It is eighty years since Israel’s (then Palestine’s) first Chief Rabbi, Rabbi Abraham Isaac Kook, passed away. Tuesday, the third of Elul, will mark this eightieth anniversary. Rav Kook’s name has figured a lot in the news this past week. With the announcement of the establishment of independent conversion courts by leading rabbis of the Religious-Zionist sector, the question of the future or the possible demise of the Chief Rabbinate has been brought out time and again by various speakers. Repeatedly, one appeals to Rabbi Kook, the founding figure of the Chief Rabbinate and to his institutional legacy. Much of this appeal is an attempt to maintain the institution, regardless of its present status, by appeal to the greatness of its founder.

Abraham Isaac Kook (Hebrew: הרב אברהם יצחק הכהן קוק, c. 1865-1935) was the first Ashkenazi chief rabbi of the British Mandatory Palestine, the founder of Yeshiva Mercaz HaRav Kook, Jewish thinker, Halakhist, Kabbalist and a renowned Torah scholar.

Abraham Isaac Kook (Hebrew: הרב אברהם יצחק הכהן קוק, c. 1865-1935) was the first Ashkenazi chief rabbi of the British Mandatory Palestine, the founder of Yeshiva Mercaz HaRav Kook, Jewish thinker, Halakhist, Kabbalist and a renowned Torah scholar.

There is no doubt some validity to this approach, though at the end of the day I doubt the argument carries much weight. Rav Kook established the Chief Rabbinate during the times of the British Mandate, long before the pressures of state/religion and the damaging effects of the politicization of religion in Israel were a reality. The current institution has little to do with him, in terms of vision, ruling and spirit. When is the last time a Chief Rabbi cited the teachings of the figurehead to whom one appeals in an attempt to bolster the standing of the institution?

Rav Kook’s greatness and success cannot be measured in terms of his institutional legacy. He established a political party, called Degel Yerushalayim. It was very short lived. He created a yeshiva, Merkaz Harav. The image of the founding figure of the yeshiva did not prevent a division and secession of a large body of teachers from the mother yeshiva. Similarly, if the institution of the Chief Rabbinate is not fed by the spirit of Rav Kook, those who seek to validate it cannot reasonably appeal to him as justification for its continuing existence.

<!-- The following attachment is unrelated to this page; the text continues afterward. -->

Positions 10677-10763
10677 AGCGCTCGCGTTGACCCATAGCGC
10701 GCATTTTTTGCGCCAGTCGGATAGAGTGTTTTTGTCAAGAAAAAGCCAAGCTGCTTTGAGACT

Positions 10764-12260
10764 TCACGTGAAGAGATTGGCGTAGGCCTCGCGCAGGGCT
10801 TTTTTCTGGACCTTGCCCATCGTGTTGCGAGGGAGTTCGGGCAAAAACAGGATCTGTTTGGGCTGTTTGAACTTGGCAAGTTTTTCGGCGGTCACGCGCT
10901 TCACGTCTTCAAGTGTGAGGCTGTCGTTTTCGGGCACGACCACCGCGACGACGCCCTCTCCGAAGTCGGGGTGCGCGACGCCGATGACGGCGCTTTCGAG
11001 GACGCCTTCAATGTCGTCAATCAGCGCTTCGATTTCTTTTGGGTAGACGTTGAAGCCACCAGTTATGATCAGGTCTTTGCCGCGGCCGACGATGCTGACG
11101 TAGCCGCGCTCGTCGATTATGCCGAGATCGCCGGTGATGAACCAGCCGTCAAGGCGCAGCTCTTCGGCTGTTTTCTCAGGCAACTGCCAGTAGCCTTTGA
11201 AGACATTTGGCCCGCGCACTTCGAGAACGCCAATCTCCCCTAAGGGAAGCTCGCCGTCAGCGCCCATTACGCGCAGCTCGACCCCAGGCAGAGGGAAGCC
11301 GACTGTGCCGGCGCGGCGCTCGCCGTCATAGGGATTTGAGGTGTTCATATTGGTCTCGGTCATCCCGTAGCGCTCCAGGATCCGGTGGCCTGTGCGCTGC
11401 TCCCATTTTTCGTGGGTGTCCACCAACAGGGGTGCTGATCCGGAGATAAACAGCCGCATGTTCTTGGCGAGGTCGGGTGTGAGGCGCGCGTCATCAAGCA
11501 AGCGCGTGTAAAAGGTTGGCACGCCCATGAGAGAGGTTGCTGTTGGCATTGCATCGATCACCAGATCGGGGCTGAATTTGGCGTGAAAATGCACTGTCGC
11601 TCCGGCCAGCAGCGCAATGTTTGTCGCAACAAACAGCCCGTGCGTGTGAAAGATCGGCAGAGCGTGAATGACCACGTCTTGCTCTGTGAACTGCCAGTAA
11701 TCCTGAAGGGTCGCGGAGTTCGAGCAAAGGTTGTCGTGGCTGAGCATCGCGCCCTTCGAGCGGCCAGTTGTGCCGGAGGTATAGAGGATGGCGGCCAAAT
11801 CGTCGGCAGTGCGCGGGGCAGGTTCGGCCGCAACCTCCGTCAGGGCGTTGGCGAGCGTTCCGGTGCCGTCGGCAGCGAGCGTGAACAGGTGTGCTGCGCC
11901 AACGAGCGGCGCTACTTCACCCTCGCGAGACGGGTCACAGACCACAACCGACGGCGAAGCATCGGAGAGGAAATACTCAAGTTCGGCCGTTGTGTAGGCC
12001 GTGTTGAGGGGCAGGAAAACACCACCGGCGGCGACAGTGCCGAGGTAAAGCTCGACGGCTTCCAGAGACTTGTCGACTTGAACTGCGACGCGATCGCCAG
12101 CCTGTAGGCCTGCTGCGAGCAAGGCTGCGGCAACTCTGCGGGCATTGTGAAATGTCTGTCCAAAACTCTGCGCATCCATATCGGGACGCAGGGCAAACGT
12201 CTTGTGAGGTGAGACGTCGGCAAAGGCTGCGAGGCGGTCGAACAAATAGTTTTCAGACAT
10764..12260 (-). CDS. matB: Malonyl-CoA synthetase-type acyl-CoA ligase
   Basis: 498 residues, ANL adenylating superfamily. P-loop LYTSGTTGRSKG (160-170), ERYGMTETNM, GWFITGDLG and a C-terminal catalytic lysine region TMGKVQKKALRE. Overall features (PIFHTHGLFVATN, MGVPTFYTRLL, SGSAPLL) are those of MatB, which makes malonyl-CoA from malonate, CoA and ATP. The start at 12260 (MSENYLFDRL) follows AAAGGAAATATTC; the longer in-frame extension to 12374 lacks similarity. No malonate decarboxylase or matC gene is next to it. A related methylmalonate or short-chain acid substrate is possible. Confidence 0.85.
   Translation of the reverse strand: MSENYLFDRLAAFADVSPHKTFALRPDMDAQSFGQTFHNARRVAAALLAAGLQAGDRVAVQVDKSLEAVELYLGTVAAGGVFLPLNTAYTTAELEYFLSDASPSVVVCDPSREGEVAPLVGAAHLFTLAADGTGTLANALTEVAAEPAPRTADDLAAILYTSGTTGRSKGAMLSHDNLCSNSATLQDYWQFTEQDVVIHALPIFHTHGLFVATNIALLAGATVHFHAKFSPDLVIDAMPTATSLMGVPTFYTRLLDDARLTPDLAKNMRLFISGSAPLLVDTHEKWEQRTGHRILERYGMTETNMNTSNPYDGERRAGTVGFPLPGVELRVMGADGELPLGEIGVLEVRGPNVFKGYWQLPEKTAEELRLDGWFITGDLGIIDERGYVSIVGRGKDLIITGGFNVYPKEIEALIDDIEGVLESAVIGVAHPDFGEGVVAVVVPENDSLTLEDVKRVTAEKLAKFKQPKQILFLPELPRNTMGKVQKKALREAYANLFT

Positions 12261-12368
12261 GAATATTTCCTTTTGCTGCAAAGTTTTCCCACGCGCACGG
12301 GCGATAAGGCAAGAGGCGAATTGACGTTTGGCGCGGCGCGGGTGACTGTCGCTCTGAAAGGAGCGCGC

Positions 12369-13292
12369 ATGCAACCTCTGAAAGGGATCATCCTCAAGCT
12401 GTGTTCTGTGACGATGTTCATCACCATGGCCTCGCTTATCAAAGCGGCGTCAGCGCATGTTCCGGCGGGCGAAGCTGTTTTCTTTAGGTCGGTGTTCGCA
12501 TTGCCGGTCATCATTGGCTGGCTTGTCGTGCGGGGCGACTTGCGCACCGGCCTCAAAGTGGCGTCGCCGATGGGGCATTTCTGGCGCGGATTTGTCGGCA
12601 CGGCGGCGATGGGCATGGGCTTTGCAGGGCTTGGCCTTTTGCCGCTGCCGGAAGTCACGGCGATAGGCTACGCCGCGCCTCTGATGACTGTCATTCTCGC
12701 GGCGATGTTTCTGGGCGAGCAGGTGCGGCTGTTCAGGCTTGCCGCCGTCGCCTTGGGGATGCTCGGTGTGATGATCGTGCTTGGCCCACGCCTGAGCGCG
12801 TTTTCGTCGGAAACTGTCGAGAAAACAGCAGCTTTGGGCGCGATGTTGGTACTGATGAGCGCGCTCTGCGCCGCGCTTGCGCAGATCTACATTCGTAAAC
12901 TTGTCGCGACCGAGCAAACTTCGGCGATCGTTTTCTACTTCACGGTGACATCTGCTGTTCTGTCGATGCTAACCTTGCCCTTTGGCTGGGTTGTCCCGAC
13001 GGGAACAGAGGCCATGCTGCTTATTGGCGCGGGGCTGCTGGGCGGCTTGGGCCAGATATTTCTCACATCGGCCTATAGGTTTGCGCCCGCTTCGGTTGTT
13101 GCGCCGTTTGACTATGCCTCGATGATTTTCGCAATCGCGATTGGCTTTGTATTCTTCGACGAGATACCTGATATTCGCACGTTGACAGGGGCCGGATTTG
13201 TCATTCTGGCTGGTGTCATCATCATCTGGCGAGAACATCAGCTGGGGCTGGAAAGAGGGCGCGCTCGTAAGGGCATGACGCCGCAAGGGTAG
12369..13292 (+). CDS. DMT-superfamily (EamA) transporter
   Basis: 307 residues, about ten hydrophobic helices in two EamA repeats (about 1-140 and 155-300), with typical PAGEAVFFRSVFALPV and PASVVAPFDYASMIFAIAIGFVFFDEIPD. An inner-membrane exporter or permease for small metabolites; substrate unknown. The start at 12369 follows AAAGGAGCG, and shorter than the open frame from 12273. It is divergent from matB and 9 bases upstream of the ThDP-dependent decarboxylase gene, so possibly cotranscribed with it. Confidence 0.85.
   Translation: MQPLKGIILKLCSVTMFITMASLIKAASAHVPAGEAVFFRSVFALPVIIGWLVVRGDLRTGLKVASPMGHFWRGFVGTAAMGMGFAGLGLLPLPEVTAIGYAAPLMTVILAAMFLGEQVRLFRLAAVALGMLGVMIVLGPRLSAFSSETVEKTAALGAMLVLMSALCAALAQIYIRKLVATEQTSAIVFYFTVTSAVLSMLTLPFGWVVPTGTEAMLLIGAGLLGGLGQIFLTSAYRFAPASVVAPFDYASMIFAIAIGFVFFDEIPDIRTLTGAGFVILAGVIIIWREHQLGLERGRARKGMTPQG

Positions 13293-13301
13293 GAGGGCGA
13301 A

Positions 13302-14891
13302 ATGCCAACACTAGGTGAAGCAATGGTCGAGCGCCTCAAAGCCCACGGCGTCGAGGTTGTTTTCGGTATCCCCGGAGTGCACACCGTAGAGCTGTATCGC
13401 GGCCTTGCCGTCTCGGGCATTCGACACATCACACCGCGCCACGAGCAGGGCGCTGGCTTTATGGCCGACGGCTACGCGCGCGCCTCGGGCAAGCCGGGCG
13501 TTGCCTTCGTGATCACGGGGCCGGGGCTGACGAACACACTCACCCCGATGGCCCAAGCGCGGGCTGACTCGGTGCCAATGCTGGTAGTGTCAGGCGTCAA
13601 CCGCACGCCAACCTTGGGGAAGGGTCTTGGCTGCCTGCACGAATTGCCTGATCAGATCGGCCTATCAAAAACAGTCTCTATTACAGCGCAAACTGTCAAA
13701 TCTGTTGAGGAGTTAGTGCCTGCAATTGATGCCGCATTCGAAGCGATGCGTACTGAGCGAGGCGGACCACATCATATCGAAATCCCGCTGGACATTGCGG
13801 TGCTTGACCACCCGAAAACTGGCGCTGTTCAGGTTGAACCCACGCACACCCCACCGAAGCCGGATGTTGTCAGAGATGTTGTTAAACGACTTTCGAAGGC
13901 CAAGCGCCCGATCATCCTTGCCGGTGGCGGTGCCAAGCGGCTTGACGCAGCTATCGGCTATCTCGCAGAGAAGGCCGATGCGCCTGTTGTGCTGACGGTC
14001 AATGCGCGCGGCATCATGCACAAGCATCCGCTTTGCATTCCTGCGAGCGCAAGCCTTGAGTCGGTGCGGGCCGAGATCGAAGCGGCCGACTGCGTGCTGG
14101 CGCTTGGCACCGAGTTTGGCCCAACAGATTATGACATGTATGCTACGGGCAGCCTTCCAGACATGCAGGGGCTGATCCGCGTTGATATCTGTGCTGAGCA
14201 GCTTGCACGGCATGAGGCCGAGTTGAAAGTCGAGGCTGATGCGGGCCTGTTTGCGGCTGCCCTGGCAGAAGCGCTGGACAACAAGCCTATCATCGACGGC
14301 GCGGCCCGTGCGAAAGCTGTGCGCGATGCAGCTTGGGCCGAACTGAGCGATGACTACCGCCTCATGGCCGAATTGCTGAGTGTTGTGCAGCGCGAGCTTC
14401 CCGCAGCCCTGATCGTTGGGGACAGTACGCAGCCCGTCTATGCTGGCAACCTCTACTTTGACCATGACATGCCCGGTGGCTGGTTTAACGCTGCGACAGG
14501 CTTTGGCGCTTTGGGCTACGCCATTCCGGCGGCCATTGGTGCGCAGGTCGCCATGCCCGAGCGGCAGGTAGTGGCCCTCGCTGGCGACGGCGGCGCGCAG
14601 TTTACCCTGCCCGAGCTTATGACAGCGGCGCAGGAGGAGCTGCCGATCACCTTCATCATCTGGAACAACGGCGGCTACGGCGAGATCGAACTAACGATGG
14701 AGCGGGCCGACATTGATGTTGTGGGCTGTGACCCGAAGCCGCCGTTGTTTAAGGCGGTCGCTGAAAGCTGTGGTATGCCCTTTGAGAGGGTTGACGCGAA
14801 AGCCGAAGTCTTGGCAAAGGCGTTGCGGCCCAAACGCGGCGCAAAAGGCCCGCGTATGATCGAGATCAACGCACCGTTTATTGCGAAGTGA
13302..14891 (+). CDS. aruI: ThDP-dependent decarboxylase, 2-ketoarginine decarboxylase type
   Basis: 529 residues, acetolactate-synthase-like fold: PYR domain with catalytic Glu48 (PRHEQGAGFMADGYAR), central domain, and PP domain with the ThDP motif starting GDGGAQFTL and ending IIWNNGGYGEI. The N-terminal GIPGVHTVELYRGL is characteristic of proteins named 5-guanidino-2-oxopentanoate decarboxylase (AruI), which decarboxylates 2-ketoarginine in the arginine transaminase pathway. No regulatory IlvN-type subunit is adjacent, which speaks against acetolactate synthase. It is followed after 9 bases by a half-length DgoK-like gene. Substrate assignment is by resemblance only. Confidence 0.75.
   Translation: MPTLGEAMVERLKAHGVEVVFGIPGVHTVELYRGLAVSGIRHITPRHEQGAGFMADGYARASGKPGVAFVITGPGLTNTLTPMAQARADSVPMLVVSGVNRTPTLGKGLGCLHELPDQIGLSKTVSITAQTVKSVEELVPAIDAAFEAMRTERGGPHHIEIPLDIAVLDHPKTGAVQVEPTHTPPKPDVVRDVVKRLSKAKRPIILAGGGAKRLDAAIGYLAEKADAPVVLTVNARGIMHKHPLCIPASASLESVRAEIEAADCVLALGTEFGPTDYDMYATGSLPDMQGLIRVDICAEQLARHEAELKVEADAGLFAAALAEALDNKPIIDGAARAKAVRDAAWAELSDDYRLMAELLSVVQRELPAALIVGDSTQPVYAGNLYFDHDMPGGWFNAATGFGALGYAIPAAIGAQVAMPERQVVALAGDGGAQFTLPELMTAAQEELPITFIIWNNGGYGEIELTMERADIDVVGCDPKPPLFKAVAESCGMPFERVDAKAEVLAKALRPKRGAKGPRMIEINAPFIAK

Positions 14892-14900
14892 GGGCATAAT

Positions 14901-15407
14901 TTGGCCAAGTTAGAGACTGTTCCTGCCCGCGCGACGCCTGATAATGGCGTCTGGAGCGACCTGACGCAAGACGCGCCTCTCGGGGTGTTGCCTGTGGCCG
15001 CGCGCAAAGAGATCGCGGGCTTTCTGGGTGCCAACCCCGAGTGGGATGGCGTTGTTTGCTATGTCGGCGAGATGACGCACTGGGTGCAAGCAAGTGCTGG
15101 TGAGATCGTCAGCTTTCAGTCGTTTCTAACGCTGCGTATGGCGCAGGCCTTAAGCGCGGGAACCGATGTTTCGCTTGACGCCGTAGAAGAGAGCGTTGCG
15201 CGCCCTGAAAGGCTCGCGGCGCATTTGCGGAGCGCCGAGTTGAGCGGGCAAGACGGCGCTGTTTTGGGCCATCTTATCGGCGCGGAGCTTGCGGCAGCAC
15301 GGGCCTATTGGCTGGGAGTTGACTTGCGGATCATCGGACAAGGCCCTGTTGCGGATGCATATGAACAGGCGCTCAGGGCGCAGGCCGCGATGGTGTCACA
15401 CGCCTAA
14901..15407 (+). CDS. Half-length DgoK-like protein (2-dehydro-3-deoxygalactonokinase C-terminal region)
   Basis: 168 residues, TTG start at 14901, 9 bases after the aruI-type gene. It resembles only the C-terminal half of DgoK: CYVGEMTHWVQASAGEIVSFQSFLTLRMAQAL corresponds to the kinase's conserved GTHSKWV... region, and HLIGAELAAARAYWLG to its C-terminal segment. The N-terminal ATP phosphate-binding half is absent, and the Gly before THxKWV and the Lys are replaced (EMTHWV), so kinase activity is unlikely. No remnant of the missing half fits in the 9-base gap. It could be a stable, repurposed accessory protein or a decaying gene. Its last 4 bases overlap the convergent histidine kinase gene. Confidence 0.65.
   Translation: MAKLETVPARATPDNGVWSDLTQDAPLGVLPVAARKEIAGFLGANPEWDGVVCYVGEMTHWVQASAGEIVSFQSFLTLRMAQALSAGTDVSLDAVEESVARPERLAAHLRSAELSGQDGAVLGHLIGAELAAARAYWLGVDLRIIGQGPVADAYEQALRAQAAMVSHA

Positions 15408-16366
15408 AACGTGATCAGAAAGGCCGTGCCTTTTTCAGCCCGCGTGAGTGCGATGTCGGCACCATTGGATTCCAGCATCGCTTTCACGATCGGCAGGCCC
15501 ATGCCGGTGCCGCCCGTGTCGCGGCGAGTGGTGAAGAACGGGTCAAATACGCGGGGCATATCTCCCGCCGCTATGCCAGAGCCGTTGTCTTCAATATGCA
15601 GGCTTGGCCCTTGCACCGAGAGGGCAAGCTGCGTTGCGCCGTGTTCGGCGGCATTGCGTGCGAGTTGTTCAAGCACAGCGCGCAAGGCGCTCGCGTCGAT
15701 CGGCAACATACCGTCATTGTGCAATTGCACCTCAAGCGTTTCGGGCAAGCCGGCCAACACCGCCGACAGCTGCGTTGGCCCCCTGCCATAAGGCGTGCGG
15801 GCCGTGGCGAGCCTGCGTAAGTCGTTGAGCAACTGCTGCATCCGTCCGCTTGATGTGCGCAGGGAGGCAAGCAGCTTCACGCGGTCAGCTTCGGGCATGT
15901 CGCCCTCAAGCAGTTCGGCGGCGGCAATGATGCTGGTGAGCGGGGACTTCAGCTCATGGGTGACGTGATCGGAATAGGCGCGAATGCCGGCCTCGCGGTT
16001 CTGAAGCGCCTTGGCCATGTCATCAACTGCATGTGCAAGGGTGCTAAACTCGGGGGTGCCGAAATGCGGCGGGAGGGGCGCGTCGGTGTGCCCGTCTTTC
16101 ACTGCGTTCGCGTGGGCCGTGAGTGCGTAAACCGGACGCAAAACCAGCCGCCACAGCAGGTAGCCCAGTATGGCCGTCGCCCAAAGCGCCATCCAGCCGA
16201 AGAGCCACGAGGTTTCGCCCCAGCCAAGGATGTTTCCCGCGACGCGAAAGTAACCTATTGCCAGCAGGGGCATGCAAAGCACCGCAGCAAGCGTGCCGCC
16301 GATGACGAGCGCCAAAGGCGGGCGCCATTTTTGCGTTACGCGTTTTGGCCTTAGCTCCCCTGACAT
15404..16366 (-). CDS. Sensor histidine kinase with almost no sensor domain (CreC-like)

The Rediscovery of Rav Kook the Teacher

Rav Kook was first and foremost a teacher, and we are in a position to appreciate his teaching today in ways we could not several decades ago. We have been blessed with a wave of publications that have brought to light new teachings of Rav Kook, that had been kept in manuscript for over sixty years by trustees of his estate. These publications allow us to discover in deeper ways the greatness of vision, the extraordinary creativity and the intense spiritual life led by one of the greatest figures in Jewish history, a figure I would unhesitatingly describe as a Religious Genius.

Last year a volume titled Linevuchei Hador, To the Perplexed of the Generation, was published. This volume of early writings seeks to do what Maimonides did for his generation — to tackle the broader philosophical and theological challenges of the time. One of the great discoveries in reading this work is just how open Rav Kook was to other religions. His is a synthetic vision, that finds the good and validates all that it sees. Accordingly, even other religions are validated as significant, worthy of respect, even while upholding the ultimate superiority of Jewish teaching.